Thanks for all of your suggestions. I have yet to come across a really good summary of the weekly parsha that meets the criteria I blogged about a few weeks ago. A few people suggested the archives of URJ Family Shabbat Table Talk. This site offered some interesting questions. (My question – why are the books of the Torah alphabetized rather than indexed in order??) However, most entries either did not include a summary, or included a summary pitched toward older and more knowledgeable listeners than my 5 and 7 year old children.

For now, I’ve landed on a different solution. I’m using the website Bible Gateway, which offers dozens of online translations of the Bible (Jewish and Christian.) I’m relying on the Contemporary English version, which isn’t very poetic, and probably not very scholarly, but it’s very, very accessible. For our shabbat table, I’m printing out all or part of the parsha, replacing English names with Hebrew (relying on my own memory for this), and just reading it aloud. If my kids have questions or comments, we talk about those. If not, at least they are gaining some biblical literacy. What we’ll do when we hit Leviticus, well, I’m not too sure. Even in modern English, laws about ritual purity, nocturnal emission and which dead bodies a Cohen can touch are not great table talk.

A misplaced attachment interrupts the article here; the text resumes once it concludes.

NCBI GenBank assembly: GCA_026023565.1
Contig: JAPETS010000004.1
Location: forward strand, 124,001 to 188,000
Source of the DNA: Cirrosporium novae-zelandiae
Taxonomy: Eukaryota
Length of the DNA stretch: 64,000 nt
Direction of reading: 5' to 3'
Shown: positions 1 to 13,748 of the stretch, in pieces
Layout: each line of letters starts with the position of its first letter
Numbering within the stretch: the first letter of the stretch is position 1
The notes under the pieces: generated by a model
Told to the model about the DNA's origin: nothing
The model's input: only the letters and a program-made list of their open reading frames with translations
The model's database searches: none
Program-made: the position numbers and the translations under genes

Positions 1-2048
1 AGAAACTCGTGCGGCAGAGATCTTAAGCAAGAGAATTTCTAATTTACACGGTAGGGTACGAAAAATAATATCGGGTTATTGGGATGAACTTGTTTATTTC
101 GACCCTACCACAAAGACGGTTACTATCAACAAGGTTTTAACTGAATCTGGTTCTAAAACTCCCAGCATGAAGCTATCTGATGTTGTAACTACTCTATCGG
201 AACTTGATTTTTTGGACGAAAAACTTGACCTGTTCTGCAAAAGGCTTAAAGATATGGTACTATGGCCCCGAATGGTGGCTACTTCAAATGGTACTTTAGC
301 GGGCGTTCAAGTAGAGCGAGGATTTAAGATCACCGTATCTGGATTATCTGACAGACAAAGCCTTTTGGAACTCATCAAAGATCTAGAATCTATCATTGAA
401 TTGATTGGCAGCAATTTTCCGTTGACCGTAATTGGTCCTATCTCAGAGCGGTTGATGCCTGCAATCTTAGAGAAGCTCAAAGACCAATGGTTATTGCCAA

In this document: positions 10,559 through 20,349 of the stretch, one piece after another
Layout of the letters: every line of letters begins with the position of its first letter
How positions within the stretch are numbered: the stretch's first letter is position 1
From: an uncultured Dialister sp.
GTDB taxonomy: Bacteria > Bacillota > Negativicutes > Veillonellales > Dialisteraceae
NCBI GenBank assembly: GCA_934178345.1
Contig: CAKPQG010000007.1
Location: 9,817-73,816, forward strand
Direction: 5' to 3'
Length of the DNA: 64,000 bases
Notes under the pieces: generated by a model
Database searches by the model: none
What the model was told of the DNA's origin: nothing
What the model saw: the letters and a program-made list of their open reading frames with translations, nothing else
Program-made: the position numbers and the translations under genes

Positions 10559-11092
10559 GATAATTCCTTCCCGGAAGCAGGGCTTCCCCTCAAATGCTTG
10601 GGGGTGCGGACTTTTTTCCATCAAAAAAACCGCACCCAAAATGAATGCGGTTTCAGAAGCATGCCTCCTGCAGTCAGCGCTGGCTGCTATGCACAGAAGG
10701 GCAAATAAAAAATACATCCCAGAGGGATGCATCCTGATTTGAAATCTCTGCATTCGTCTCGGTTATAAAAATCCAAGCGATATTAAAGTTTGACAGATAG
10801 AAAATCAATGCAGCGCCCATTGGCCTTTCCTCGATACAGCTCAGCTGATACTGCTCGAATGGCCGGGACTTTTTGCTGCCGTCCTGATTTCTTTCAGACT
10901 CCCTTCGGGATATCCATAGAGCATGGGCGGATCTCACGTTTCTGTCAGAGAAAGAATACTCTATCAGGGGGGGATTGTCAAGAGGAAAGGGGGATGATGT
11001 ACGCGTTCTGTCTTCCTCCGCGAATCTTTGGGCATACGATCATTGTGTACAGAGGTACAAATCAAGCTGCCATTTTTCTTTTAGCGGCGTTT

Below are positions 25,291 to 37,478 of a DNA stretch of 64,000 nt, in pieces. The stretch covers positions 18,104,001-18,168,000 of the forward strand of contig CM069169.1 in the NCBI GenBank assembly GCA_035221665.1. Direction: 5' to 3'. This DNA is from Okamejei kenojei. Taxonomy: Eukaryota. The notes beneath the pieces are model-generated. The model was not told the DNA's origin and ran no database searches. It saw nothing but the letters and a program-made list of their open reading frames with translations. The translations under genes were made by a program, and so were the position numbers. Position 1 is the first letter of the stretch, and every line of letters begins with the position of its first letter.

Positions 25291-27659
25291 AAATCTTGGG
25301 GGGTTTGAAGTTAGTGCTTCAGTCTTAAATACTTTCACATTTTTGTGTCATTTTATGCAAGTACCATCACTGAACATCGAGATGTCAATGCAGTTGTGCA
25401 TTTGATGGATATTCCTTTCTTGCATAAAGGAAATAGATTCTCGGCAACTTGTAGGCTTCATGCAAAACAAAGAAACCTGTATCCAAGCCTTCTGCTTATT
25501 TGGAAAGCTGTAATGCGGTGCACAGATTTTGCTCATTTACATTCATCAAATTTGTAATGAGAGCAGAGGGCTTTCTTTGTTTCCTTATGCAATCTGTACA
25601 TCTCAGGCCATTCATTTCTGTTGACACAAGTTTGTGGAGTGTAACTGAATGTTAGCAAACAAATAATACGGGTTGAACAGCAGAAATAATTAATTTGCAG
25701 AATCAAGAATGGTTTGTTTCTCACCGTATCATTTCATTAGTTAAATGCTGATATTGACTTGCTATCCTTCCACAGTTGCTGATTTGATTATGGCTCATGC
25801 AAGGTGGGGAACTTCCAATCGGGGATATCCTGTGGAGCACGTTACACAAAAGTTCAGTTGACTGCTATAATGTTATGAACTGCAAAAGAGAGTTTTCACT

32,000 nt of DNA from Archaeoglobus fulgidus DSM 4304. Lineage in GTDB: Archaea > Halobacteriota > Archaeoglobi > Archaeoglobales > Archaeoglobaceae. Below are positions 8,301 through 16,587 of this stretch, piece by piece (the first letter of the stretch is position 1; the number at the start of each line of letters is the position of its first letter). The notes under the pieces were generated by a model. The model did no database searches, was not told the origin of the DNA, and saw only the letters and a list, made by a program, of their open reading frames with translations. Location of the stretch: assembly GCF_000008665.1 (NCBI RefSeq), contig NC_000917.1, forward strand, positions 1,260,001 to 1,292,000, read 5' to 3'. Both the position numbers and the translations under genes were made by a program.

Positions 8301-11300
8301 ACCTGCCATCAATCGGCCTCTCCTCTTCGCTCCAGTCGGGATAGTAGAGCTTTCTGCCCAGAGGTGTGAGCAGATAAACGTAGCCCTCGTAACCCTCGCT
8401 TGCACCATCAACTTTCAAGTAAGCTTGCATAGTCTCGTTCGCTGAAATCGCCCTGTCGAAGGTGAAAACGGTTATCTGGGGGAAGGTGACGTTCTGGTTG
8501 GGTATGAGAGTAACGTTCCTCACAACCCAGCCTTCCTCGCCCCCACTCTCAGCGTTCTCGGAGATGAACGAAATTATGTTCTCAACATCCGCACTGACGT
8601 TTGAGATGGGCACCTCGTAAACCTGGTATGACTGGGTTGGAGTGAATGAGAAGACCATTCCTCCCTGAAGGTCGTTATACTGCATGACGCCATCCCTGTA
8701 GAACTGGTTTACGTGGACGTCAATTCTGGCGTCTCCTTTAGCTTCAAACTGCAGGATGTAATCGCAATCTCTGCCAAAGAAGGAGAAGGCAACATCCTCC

Because Bible Gateway is not a Jewish site, the texts are not indexed by parsha. A great resource for finding out where the weekly Torah portion begins and ends is the interactive calendar Hebcal. Make sure to click on “weekly sedrot” and Diaspora if you live outside of Israel.
I haven’t watched the vidoes on G-dcast with my children yet, but I’m going to try this week. Here’s this week’s offering, for your viewing pleasure. Shabbat Shalom!

Parshat Lech Lecha from

More Torah cartoons at

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